As Christians, we know that forgiveness is not optional. It’s mandatory. But forgiveness is often the fruit that flourishes as a result of healing. Trauma to this extent, which has completely violated the marriage vows, is going to take time to heal.

Many women want to forgive their husbands. They desire a restored marriage. Most of them probably would prefer to wake up and realize that this has all been a bad dream.
Be careful not to confuse trust and forgiveness. They are two very separate things. Forgiveness is a choice that is made, though sometimes it will require asking God to help your feelings catch up with that decision. Trust is an empire, one that is built over time.
For a woman whose husband struggles with sexual addiction, the safety and security of the trust that they had in their marriage just came crashing down. Like a high-rise condominium, it takes time to lay its foundations and build all the floors. Though destroyed quickly, it can take years to rebuild. And that’s okay.

Rushing for things to return to normal as quickly as possible can result in the wife never feeling fully safe within the relationship. Men who have embarked on their healing journey through the use of the Conquer Series know that their journey can take 2-5 years. When a man divulges his secrets to his wife, it is no longer his journey but becomes their journey. The healing process may look totally different for each of them, but they’re working towards one restoration — the restoration of their marriage.

Avoid Blaming Her
Many who do not fully understand the nature of addiction are quick to point a finger at the wife. Often, the suggestion is made that her man would not have struggled had she been more readily available.

This is a lie. The fact is that nearly every person who struggles with any type of addiction does so because they are medicating pain in their lives. It is likely that the struggle with pornography was brought into the marriage. As Eric Hovind shares in the Conquer Series, some believe that marriage will fix it — but it won’t.

Avoid telling the wife that she is the biggest asset to her husband’s healing provided she provides sex on-demand. Yes, intimacy will need to be restored. Biblically, there is a purpose for sex that exceeds child-bearing. But sex is not intimacy and intimacy is not sex.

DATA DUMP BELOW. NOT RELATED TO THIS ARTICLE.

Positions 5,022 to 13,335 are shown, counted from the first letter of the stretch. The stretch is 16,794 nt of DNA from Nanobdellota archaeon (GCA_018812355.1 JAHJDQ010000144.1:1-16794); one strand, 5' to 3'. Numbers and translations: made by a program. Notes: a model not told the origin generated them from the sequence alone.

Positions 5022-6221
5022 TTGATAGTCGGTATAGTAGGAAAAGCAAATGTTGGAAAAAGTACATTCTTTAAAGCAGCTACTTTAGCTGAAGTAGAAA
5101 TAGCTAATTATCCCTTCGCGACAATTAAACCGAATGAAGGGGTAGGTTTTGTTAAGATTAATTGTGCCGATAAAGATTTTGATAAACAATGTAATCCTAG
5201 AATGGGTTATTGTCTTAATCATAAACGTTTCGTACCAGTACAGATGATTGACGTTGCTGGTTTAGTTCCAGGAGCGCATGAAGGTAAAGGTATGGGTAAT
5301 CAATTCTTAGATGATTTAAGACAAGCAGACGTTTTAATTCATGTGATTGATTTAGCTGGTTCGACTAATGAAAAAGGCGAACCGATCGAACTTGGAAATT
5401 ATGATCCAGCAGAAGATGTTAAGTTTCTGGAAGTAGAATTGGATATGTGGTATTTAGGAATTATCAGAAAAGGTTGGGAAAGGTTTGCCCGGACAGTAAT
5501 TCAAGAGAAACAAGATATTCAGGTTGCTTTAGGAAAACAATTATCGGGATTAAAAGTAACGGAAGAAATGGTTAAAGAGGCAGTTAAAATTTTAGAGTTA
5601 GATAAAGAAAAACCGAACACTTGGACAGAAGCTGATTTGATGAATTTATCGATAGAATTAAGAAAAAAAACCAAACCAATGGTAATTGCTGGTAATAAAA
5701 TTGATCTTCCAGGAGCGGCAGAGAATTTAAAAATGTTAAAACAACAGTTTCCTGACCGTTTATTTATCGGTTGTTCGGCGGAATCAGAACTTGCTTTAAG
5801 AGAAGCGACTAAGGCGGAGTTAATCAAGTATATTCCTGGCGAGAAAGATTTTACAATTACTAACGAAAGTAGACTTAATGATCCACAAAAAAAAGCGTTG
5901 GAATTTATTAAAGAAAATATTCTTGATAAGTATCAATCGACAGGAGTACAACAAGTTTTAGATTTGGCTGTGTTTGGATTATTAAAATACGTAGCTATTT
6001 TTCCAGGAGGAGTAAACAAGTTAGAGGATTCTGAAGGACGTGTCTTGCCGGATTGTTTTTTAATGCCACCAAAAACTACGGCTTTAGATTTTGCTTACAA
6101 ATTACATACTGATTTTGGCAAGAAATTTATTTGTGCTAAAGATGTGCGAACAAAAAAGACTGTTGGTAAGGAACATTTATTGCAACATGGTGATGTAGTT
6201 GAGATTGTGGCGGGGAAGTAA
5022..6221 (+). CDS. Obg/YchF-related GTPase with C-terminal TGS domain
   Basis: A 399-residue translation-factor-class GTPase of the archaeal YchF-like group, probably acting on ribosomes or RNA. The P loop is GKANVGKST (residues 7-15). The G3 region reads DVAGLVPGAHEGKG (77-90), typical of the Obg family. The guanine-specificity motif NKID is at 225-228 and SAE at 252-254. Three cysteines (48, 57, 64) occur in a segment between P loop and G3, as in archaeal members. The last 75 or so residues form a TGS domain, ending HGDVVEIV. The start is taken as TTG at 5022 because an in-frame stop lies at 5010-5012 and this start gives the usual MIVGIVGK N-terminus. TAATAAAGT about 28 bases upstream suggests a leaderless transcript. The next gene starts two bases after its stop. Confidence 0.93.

Author Erwin Raphael McManus shares, “Sex can be the most intimate and beautiful expression of love, but we are only lying to ourselves when we act as if sex is proof of love. Too many men demand sex as proof of love; too many women have given sex in hopes of love. We live in a world of users where we abuse each other to dull the pain of aloneness. We all long for intimacy, and physical contact can appear as intimacy, at least for a moment.”

It is important for couples to work on rebuilding the marriage outside of the bedroom. They should learn to talk to one another, laugh together, and enjoy each other’s company all over again. Because of the deception of the past, couples should not seek to have things return to how they once were. Instead, they should seek to fall madly in love with one another all over again. They can learn and grow together, and watch as sparks are rekindled. Intimacy flows when someone feels completely accepted just the way that they are.

Take a Proactive Approach
Put tools into her hands that will help remind her that she is not alone while enabling her to process the pain and understand her husband’s struggle. Some churches have taken it upon themselves to begin Conquer Series groups for the ladies.